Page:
Homeless Veterans and Transit that's Anything but Rapid
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In 1888, more than 300 private acres of land on LA's Westside were donated for the use of American veterans. So why are 6000 veterans homeless in local neighborhoods while part of the land is used for commercial purposes? We hear the latest in a long-running dispute that now has the Veterans' Administration facing a lawsuit in federal court. Also, 32 hours and 15 transfers from San Francisco to Los Angeles -- on local transit. On our rebroadcast of today's To the Point, what's next for the US in Afghanistan?
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Exhausted Jerry Brown Still Fights for a State Budget ()
Governor Jerry Brown took questions today at a Multifamily Trends Conference in San Francisco. Since he vetoed a state spending plan passed by his own party that, inevitably, came up. Carla Marinucci, who was at the conference for the San Francisco Chronicle, says the Governor's exhausted but determined.
Homeless Vets and the VA ()
The number of homeless American veterans has dropped in the past two years, but Los Angeles still has 6000, roughly 10 percent of the nation's total, and a recent lawsuit says many ought to be housed on Veterans Administration property on the Westside of LA. Some 387 acres were dedicated for that purpose back in 1888, but since the 1960's, much of the land's been converted for rental-car storage, a hotel laundry, the UCLA baseball team and the Brentwood School. This week, the VA issued a press release describing plans for modernization.
SF to LA via Public Transportation ()
"Transit nerds devise routes using dozens of bus or train rides to travel even short distances as a matter of pride." That's according to Joe Eskenazi, with San Francisco Weekly, who could not resist what he describes as "a 32-hour, 15-transfer trek" from San Francisco to Los Angeles.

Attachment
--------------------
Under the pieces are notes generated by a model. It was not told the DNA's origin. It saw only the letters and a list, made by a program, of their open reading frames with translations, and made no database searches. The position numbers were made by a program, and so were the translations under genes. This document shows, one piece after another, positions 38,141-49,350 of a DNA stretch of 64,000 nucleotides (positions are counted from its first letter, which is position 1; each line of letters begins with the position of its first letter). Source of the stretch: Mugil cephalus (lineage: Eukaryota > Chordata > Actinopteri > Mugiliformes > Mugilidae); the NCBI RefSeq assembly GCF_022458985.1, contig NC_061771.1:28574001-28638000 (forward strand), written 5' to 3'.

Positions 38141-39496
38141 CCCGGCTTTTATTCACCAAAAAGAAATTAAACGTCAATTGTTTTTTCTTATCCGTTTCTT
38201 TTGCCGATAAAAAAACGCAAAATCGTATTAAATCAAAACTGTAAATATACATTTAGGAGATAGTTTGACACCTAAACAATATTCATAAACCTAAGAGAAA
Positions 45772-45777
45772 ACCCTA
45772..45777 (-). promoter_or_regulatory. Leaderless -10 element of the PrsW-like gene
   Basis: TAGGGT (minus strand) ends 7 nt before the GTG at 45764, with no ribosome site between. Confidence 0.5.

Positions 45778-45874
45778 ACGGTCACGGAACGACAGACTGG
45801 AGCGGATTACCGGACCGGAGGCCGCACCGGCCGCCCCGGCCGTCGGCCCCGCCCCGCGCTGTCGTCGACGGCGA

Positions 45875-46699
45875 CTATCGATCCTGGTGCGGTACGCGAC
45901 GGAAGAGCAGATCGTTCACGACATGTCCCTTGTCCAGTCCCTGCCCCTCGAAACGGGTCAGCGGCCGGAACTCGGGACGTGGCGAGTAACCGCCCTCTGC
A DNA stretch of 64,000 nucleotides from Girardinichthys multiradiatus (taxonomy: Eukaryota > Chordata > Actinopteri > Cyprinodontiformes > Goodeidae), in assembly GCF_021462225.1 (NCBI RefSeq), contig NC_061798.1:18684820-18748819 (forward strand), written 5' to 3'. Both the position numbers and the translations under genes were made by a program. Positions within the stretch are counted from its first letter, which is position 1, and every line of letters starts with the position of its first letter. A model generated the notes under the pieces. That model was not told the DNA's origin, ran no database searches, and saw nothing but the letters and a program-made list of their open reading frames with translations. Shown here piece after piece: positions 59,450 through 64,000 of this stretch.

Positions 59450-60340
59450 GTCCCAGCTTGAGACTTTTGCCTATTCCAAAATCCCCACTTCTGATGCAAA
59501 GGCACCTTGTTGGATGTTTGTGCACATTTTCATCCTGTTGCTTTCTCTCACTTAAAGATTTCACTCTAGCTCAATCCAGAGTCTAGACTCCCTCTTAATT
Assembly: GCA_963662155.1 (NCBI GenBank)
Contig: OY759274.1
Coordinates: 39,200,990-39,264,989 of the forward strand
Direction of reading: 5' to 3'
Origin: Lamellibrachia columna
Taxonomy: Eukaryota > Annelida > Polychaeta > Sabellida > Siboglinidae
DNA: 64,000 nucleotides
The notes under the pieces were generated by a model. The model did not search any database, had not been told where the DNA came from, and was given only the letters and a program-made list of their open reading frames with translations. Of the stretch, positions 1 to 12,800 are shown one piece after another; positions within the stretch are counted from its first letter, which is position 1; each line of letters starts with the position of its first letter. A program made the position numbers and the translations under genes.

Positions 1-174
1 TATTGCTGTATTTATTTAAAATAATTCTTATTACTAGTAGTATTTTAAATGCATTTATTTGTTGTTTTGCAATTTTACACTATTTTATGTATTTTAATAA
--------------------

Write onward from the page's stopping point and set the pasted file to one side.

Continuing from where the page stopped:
- Joe Eskenazi: San Francisco Weekly
President Obama Proposes Drawdown in Afghanistan ()
In last night's address to the nation, President Obama said there won't be peace in Afghanistan just because the US is withdrawing 33,000 troops by next summer. Peace will require a political settlement, including the Taliban. But, he said, the military effort has made that possible. We get the details and reaction from Washington to South Asia.
- Alissa Johannsen Rubin: New York Times, @alissanyt
- Ahmed Rashid: Lahore-based Paskistani journalist
- Michael Crowley: Time magazine, @CrowleyTIME
- Robert Lamb: Center for Strategic and International Studies
- Antonio Villaraigosa: US Conference of Mayors, @villaraigosa
Which Way L.A.? is made possible in part by the Ralph M. Parsons Foundation, the Rosalinde and Arthur Gilbert Foundation, the Nathan Cummings Foundation, and the John Randolph Haynes and Dora Haynes Foundation, which supports study and research into policy issues of the Los Angeles region.
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